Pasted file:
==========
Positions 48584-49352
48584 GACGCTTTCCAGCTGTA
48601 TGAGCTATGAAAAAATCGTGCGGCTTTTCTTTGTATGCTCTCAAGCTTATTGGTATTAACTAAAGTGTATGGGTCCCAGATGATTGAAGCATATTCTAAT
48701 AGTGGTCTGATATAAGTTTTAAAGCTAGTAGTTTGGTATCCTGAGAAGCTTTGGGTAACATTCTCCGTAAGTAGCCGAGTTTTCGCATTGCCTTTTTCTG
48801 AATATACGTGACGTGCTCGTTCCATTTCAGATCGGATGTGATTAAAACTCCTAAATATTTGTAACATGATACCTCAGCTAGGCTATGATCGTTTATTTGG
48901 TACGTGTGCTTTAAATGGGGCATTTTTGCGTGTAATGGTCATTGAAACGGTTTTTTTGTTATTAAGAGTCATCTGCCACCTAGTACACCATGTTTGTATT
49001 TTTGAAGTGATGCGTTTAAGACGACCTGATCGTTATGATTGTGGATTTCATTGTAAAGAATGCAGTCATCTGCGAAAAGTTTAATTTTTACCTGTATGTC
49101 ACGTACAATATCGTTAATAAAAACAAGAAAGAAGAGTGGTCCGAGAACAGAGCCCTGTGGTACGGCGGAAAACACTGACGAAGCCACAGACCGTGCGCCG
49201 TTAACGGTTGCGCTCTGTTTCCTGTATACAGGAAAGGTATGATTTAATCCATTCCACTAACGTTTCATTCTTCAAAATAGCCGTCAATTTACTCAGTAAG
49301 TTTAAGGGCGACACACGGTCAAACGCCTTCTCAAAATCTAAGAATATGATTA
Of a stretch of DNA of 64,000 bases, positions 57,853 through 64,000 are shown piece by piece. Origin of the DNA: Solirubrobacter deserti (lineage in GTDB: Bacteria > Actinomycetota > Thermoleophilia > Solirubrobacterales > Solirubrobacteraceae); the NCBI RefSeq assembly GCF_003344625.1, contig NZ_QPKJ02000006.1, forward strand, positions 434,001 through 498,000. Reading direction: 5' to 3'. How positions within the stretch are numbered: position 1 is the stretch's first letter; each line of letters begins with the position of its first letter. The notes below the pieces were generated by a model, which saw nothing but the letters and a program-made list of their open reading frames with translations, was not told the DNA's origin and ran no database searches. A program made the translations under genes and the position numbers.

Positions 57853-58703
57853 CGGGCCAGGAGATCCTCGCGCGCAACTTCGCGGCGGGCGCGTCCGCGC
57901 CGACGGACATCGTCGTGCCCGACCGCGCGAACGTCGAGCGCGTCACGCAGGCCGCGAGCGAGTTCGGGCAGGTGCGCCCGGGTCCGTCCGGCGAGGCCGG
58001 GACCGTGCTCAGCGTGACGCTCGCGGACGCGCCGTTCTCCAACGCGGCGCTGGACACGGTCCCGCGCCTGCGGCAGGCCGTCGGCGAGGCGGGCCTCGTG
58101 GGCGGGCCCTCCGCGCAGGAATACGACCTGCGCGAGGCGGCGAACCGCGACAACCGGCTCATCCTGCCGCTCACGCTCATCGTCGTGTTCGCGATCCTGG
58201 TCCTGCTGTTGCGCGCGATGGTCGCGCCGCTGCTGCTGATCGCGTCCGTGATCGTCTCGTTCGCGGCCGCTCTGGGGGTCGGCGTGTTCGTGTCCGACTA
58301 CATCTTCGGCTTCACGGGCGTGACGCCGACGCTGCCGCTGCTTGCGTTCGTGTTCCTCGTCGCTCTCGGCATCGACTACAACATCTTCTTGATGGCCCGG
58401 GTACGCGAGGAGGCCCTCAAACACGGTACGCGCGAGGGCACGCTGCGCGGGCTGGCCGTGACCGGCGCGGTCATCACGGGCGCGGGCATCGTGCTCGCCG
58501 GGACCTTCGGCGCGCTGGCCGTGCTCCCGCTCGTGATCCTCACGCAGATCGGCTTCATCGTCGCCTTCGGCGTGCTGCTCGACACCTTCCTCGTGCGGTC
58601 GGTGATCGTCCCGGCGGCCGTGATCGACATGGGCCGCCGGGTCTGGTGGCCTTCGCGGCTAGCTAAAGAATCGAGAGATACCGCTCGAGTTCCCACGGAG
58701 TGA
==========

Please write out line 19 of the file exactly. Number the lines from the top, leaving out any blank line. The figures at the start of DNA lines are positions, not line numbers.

58401 GTACGCGAGGAGGCCCTCAAACACGGTACGCGCGAGGGCACGCTGCGCGGGCTGGCCGTGACCGGCGCGGTCATCACGGGCGCGGGCATCGTGCTCGCCG